Prior to glazing, this jar has been embellished with incised designs in the form of a wide, meandering vine as well as several rings and diagonal lines. The glaze has subsequently pooled naturally in these grooves, making them appear darker than the rest of the surface.
Jars, dishes and bowls in this style were made in eleventh and twelfth century Egypt, and are especially associated with the city of Fustat. The incision technique is known as sgraffito
(from the Italian sgraffiare
, ‘to scratch’), and hence this type of pottery is known as Fatimid Fustat Sgraffito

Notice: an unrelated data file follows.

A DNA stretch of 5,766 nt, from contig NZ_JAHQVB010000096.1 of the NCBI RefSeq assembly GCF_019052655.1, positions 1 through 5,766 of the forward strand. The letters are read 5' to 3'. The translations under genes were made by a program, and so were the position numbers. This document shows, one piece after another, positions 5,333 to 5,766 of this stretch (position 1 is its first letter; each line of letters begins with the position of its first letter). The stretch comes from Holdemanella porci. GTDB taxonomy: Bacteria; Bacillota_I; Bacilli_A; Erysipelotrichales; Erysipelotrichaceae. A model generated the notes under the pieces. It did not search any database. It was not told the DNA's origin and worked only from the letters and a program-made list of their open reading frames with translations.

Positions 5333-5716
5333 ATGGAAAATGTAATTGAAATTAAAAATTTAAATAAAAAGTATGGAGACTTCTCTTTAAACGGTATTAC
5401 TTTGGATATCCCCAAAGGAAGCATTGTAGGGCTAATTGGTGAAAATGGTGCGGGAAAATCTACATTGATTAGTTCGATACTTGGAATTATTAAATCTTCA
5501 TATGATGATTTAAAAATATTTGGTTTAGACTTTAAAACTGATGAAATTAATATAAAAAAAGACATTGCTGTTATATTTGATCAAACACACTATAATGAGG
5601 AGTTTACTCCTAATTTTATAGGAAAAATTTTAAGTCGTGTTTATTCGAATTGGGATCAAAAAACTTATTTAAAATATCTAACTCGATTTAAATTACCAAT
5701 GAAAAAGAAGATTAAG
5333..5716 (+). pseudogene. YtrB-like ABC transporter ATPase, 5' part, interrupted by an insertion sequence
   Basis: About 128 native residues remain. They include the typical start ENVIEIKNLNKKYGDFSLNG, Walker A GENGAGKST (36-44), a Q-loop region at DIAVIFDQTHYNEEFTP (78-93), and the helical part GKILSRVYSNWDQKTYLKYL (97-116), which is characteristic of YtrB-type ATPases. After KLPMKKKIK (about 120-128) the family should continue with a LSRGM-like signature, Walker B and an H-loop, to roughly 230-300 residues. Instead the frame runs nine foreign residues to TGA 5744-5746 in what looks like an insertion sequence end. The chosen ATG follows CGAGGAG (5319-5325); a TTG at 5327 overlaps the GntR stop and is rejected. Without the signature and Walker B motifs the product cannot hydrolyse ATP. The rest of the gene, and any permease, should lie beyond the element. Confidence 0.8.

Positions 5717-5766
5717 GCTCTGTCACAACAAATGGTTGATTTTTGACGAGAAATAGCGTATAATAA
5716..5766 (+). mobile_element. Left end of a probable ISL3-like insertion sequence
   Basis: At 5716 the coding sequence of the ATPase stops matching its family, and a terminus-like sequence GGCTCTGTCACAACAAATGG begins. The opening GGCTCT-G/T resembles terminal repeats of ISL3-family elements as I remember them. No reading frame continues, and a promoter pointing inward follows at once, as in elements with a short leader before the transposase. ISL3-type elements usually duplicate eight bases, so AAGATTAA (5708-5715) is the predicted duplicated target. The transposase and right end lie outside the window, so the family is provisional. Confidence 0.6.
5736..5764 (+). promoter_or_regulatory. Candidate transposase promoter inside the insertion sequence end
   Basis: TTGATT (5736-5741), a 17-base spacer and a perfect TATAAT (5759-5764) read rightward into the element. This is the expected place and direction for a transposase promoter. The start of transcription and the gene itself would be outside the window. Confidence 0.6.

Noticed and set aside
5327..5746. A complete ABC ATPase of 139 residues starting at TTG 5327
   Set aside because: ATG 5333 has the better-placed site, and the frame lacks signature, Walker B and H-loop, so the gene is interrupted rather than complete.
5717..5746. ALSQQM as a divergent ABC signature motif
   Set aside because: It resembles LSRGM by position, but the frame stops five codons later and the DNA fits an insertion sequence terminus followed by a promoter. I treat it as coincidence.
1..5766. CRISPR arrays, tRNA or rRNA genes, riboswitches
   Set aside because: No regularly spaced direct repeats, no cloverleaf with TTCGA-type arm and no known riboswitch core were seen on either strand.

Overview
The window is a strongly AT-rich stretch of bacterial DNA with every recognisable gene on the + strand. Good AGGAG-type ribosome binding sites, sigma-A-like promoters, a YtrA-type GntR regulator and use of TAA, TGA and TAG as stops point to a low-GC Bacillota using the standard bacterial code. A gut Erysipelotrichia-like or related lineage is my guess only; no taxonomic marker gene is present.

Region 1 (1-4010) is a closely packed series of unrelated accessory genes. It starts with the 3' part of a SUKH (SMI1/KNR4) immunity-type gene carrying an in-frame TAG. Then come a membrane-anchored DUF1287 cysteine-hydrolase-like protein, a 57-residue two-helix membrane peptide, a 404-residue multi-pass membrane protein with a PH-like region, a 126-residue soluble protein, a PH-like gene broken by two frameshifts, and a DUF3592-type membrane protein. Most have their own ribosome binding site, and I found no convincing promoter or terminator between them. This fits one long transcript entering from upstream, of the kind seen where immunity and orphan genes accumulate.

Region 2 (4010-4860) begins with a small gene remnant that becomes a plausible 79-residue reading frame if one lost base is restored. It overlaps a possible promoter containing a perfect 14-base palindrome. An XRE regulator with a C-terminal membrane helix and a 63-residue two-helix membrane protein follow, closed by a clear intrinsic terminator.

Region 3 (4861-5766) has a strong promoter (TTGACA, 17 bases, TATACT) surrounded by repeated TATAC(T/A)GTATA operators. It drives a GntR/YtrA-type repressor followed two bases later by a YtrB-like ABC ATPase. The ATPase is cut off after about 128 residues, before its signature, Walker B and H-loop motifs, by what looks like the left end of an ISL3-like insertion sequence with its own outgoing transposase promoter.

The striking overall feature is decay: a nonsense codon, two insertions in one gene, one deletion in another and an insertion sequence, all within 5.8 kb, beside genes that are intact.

Objects of this type are most often glazed in a single colour, which may be a dark blue, green or, as here, a honey yellow. The monochrome aesthetic is clearly inspired by Chinese porcelain, which was imported into Egypt from the tenth century onwards. While the Chinese originals were luxury items reserved for the upper classes, jars like this offered a local alternative for a less affluent audience.
technique is also used on Iranian and Central Asian pottery from the tenth century. Here, incisions would be made into a white slip to expose the reddish clay underneath, creating a marked colouristic effect under the transparent glaze (2/1965
). On incised fritware from Fustat, the contrast between decoration and background is less prominent due to the light base colour of the material used.